Elevated Low-density cholesterol levels are one of the risk factors for heart disease, stroke, and peripheral artery disease. Plaque buildup within arteries decreases blood flow affecting the function of the cells and organs that these blood vessels supply.
- Decreased blood supply to the brain may result in a transient ischemic attack (TIA) or stroke.
- Atherosclerotic heart disease or narrowed coronary arteries in the heart can cause the symptoms of angina when the heart muscle is not provided with enough oxygen to function
- Peripheral artery disease is the gradual narrowing of the arteries that supply the legs. During exercise, if the legs do not get enough blood supply, they can develop pain, called claudication.
Natural ways to reduce your cholesterol levels:
Quitting smoking improves your HDL cholesterol level. The benefits occur quickly:
- Within 20 minutes of quitting, your blood pressure and heart rate recover from the cigarette-induced spike
- Within three months of quitting, your blood circulation and lung function begin to improve
- Within a year of quitting, your risk of heart disease is half that of a smoker
Exercise Regularly and increase your physical activity
Exercise can improve cholesterol. Moderate physical activity can help raise high-density lipoprotein (HDL) cholesterol, the “good” cholesterol. Work up to at least 30 minutes of exercise five times a week or vigorous aerobic activity for 20 minutes three times a week.
Adding a physical activity, even in short intervals several times a day, can help you begin to lose weight. Consider:
- Playing a favourite sport
- Taking a brisk daily walk during your lunch hour
- Riding your bike to work
Consider finding an exercise buddy or joining an exercise group to stay motivated.
Lose some weight
Carrying even a few extra pounds contributes to high cholesterol. If you drink sugary beverages, switch to tap water. Snack on air-popped popcorn or pretzels — but keep track of the calories. If you crave something sweet, try sherbet or candies with little or no fat, such as jelly beans.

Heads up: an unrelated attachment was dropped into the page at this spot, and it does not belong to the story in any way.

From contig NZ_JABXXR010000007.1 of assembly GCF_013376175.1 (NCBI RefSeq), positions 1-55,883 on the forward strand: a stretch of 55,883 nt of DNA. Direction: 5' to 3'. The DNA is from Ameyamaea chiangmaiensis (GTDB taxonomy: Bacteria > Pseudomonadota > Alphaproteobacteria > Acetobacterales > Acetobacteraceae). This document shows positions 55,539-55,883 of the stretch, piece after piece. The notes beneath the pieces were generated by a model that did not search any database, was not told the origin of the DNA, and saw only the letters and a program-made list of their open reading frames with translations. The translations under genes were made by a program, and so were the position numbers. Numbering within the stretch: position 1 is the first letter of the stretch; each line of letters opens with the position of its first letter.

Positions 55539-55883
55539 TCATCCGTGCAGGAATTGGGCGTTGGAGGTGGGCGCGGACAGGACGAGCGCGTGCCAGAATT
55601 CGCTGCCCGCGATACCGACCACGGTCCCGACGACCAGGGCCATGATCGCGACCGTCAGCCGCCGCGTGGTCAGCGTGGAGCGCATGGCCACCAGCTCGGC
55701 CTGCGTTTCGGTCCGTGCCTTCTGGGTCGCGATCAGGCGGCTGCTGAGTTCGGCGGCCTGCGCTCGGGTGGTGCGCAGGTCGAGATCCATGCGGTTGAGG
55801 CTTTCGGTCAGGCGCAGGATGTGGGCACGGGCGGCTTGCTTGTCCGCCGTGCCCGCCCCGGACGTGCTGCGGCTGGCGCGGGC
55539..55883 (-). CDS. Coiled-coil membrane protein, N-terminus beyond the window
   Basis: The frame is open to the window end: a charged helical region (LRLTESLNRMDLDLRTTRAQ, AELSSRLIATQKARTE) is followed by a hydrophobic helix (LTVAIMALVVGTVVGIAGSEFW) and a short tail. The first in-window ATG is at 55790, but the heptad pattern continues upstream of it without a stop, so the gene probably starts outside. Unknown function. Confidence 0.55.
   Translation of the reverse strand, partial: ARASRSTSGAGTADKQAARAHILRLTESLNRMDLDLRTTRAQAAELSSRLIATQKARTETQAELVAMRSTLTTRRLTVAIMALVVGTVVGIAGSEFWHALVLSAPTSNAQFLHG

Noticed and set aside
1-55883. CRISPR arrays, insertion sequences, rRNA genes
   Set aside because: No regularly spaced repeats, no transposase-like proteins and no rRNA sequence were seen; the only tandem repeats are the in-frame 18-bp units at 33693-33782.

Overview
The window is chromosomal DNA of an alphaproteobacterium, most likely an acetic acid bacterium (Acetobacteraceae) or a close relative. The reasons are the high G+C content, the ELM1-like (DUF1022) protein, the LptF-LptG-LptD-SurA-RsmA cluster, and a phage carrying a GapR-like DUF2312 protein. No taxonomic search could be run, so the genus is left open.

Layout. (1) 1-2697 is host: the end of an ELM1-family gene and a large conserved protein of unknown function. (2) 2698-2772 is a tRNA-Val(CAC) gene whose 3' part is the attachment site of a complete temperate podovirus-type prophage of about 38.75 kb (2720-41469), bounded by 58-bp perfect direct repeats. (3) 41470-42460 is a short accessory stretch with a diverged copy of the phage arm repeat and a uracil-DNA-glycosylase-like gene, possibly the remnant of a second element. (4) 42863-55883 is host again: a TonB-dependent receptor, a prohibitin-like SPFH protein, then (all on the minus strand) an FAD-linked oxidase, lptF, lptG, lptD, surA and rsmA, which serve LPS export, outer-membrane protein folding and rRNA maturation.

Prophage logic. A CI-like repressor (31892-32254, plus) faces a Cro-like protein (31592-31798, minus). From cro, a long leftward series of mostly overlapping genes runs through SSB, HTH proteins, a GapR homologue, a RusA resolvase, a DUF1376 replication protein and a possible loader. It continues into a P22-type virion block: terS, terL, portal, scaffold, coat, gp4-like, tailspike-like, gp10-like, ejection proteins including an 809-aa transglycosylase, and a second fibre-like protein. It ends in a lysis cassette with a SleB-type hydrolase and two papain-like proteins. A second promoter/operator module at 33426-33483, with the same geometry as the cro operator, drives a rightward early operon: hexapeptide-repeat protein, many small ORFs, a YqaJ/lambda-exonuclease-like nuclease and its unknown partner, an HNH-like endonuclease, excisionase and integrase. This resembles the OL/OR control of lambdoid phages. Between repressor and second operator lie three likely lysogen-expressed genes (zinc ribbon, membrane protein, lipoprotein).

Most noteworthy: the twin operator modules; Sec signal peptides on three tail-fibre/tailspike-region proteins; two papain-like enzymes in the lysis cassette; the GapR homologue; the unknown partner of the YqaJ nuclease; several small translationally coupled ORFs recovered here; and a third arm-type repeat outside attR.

Look for ways to incorporate more activity into your daily routine, such as using the stairs instead of taking the elevator or parking farther from your office. Take walks during breaks at work. Try to increase standing activities, such as cooking or doing yard work.
Stick to heart-healthy foods
Some changes in your diet can reduce cholesterol and improve your heart health:
- Eat foods rich in omega-3 fatty acids.Omega-3 fatty acids don’t affect LDL cholesterol. But they have other heart-healthy benefits, including reducing blood pressure. Foods with omega-3 fatty acids include salmon, mackerel, herring, walnuts and flaxseeds.
- Reduce saturated fats.Saturated fats, found primarily in red meat and full-fat dairy products, raise your total cholesterol. Decreasing your consumption of saturated fats can reduce your low-density lipoprotein (LDL) cholesterol — the “bad” cholesterol.
- Increase soluble fibre. Soluble fibre can reduce the absorption of cholesterol into your bloodstream. Soluble fibre is found in such foods as oatmeal, kidney beans, Brussels sprouts, apples and pears.
- Eliminate trans fats. Trans fats, sometimes listed on food labels as “partially hydrogenated vegetable oil,” are often used in margarine and store-bought cookies, crackers and cakes. Trans fats raise overall cholesterol levels.
- Add whey protein. Whey protein, which is found in dairy products, may account for many of the health benefits attributed to dairy. Studies have shown that whey protein given as a supplement lowers both LDL cholesterol and total cholesterol as well as blood pressure.
Drink in moderation alcohol
Moderate use of alcohol has been linked to higher levels of HDL cholesterol — but the benefits aren’t strong enough to recommend alcohol for anyone who doesn’t already drink.
If you drink alcohol, do so in moderation. For healthy adults, that means up to one drink a day for women of all ages and men older than age 65, and up to two drinks a day for men age 65 and younger.
Too much alcohol can lead to serious health problems, including high blood pressure, heart failure and strokes.